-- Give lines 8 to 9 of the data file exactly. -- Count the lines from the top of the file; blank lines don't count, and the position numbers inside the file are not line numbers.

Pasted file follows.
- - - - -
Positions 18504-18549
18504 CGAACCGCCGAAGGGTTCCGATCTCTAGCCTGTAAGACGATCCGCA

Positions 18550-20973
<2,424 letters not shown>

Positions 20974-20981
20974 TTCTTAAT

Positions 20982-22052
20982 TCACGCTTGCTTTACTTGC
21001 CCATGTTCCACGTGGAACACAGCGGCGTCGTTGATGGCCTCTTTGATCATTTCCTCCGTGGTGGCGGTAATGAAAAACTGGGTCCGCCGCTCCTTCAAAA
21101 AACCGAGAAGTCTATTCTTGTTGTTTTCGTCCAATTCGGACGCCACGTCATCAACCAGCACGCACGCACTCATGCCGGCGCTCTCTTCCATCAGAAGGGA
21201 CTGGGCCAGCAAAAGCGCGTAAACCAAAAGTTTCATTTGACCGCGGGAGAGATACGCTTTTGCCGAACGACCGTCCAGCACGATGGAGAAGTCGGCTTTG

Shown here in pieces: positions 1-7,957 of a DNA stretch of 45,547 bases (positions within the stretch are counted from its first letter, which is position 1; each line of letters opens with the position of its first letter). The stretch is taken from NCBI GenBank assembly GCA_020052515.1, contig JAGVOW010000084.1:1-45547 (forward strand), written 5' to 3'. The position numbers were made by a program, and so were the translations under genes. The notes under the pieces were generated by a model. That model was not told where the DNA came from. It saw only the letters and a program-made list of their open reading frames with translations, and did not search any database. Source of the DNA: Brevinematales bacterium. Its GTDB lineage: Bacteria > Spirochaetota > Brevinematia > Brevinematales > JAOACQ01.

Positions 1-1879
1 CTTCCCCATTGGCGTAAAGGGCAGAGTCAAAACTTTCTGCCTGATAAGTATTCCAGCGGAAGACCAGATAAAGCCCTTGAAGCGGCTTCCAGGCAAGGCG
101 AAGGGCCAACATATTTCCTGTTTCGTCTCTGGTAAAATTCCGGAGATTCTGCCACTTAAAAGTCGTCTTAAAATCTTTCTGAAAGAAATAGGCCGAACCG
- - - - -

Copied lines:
20982 TCACGCTTGCTTTACTTGC
21001 CCATGTTCCACGTGGAACACAGCGGCGTCGTTGATGGCCTCTTTGATCATTTCCTCCGTGGTGGCGGTAATGAAAAACTGGGTCCGCCGCTCCTTCAAAA